Frewen College is a day and boarding dyslexia-friendly school for seven to 19 year-olds with excellent sport facilities and a countryside campus.
Located in East Sussex, Frewen College is divided into three parts: the Prep School, the Senior School, and the Sixth Form. It runs alongside its partner school, the dedicated sixth form Bexhill College, which means that it can offer a wider range of academic and vocational courses at a range of levels. Students comes from across the UK for the specialist support and education they can receive here, and there’s a small number of international students too.
Many parents choose a school like Frewen because their child is struggling or unhappy at a traditional school. In a mainstream school, where teachers may not have the time or expertise to teach SEN students effectively, children can feel different to their peers and this can affect their own confidence and self-esteem. Moving to Frewen helps to remove the stigma of being labelled a ‘special needs’ child and offers the holistic education needed to close the gap between what your child is achieving and what they have the potential to achieve.
“At Frewen, we aim to turn those negative feelings in to positive ones - and we aim for pupils to make progress and achieve to their full potential, both socially and academically.”
The location is wonderful – in the grounds of a Grade I listed Jacobean mansion in the beautiful Wealden countryside; this rural location is a real plus as students get acres of playing fields and grounds, as well as access to another 100 acres of ancient deer park for cross-country runs, orienteering and nature rambles. Each school has its own purpose-built teaching block; facilities in the Senior school, which include an auditorium, science labs, and two ICT suites, are shared with students throughout the school.
The school was founded in 1972 and was previously home to the Frewen family for over 300 years. Today, students dress in navy blue and gold to honour the school’s founder Admiral Sir John Frewen. Since moving from an all-boys school to co-ed in 2004, there are still more boys than girls, particularly in Years 10 and 11. Around one-third of current students are girls, but the school expects this to increase “quite soon”.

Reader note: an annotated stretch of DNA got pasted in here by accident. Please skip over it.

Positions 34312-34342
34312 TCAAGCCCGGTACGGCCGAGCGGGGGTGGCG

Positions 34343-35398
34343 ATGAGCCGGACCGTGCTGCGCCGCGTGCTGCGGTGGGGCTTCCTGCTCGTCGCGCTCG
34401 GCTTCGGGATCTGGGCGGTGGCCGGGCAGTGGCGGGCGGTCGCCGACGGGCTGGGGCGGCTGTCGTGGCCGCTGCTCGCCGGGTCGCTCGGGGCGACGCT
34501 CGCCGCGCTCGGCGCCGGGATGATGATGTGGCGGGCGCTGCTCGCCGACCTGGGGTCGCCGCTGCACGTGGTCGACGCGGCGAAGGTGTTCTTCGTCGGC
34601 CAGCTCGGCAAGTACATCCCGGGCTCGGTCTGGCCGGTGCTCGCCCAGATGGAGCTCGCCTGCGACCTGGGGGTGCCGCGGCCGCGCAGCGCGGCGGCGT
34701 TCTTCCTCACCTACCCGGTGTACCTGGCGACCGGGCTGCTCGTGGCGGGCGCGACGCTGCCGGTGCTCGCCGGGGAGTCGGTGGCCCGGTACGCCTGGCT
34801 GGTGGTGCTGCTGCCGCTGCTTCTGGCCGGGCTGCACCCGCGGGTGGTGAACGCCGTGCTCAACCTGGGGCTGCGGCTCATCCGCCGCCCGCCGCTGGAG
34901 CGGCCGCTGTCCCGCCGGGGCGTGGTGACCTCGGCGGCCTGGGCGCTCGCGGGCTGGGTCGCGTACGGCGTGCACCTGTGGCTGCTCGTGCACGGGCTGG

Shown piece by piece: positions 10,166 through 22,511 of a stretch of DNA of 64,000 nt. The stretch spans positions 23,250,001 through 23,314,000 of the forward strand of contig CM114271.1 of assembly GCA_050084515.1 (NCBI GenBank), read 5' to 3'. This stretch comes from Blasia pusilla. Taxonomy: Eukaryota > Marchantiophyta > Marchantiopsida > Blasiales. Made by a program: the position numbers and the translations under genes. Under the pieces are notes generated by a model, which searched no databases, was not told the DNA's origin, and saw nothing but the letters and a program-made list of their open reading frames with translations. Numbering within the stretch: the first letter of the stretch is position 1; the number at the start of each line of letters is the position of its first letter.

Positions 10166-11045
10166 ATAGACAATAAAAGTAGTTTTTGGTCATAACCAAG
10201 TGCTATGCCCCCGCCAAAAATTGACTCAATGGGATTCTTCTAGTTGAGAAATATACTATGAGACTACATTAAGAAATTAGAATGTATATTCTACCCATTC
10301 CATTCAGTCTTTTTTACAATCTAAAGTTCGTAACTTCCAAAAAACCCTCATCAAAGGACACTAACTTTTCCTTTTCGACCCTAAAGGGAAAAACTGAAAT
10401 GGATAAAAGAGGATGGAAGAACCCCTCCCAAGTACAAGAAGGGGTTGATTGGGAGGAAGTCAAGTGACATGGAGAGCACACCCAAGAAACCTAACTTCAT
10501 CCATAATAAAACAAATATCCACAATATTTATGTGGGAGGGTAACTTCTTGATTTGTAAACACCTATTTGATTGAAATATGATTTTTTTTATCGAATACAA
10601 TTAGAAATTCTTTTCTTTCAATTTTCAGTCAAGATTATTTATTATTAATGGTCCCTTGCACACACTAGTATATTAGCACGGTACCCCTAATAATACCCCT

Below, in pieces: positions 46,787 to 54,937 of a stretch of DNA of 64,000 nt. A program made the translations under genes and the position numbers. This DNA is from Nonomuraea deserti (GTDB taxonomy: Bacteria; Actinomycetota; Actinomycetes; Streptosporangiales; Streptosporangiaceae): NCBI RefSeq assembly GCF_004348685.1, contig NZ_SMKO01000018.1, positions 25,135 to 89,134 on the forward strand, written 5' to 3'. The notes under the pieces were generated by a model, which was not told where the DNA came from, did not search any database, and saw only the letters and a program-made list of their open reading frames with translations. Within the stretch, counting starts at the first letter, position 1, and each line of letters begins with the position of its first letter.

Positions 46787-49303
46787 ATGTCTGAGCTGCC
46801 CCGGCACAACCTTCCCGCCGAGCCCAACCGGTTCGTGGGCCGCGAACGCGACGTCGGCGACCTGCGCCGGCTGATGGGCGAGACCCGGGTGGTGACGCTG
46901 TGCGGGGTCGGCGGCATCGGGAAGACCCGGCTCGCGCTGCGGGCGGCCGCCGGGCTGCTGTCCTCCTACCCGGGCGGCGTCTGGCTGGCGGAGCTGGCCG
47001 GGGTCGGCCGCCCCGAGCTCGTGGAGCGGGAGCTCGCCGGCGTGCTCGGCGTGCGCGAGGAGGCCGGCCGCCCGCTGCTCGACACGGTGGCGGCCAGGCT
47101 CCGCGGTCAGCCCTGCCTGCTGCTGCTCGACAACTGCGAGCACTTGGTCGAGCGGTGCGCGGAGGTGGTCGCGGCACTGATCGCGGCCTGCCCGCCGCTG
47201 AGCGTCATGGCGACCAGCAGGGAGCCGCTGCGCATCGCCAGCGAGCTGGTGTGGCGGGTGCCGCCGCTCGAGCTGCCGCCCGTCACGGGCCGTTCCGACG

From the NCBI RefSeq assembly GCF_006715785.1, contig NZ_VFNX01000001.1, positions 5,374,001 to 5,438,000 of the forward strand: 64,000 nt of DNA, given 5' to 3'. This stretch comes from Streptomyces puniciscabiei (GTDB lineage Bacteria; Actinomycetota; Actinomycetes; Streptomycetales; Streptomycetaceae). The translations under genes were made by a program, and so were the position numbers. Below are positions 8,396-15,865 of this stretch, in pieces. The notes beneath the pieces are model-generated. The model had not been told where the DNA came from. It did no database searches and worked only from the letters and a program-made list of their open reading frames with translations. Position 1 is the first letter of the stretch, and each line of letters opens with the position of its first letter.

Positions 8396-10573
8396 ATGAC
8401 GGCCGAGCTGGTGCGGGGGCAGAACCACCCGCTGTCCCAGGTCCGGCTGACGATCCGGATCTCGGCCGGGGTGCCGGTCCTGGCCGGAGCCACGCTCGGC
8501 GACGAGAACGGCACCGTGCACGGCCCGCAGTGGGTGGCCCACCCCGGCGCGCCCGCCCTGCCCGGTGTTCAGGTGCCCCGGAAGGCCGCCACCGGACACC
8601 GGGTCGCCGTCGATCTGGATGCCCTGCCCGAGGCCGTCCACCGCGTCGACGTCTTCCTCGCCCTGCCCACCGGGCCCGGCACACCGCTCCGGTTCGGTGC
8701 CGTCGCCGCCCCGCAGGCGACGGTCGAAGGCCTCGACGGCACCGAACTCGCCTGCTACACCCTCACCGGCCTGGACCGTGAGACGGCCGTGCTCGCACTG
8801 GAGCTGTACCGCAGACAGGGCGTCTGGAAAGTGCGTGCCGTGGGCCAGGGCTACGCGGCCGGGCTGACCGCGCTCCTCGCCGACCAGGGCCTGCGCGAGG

It’s a small school of around 150 students. Students come from a wide area and over 10 different local authorities (there’s many students receiving local authority funding), as well as a small number of overseas students coming from the US, Germany and Hong Kong. While some Prep students move back into mainstream schools, the majority continue into the Senior school, meaning the student community is not too transient.
Principal Nick Goodman has led the school for nearly a decade having been appointed in 2014; he previously spent 10 years as Head of Creative and Performing Arts at Munich International School.
The school is an expert in dyslexia; it’s been specialising in dyslexia and related learning difficulties since 1972; every classroom teacher, including therapists and teaching assistants, has specialist dyslexia training.
There’s certainly no traditional ‘one size fits all’ approach to learning at this school, which recognises that “no two dyslexic pupils are ever the same”. Instead you can expect your child to have a very personalised approach to learning that is based on their own Individual Education Plan (IEP). They are taught in small class sizes of up to eight students, so each child can get the attention they need from their teacher, and also encouraged to take part in class discussions.
Teaching follows the National Curriculum for England but there is a greater emphasis on literacy and numeracy skills and, where required, additional support and therapy. Trained teachers use dyslexia-appropriate strategies, and students are given the extra support where needed from a team of professionals including speech and language and occupational therapists and physiotherapist. It’s a real strength of this school, and access to this level of specialist support is less likely to be offered within a mainstream school.
In Years 10-11, students have the option of studying GCSEs or other Level 2 courses (Creative iMedia, BTEC, Functional Skills Level 2), as well as Level 1 Courses (Level 1 Functional Skills). All students study English, maths and science, plus options including humanities, art, design technology, PE, and modern foreign languages.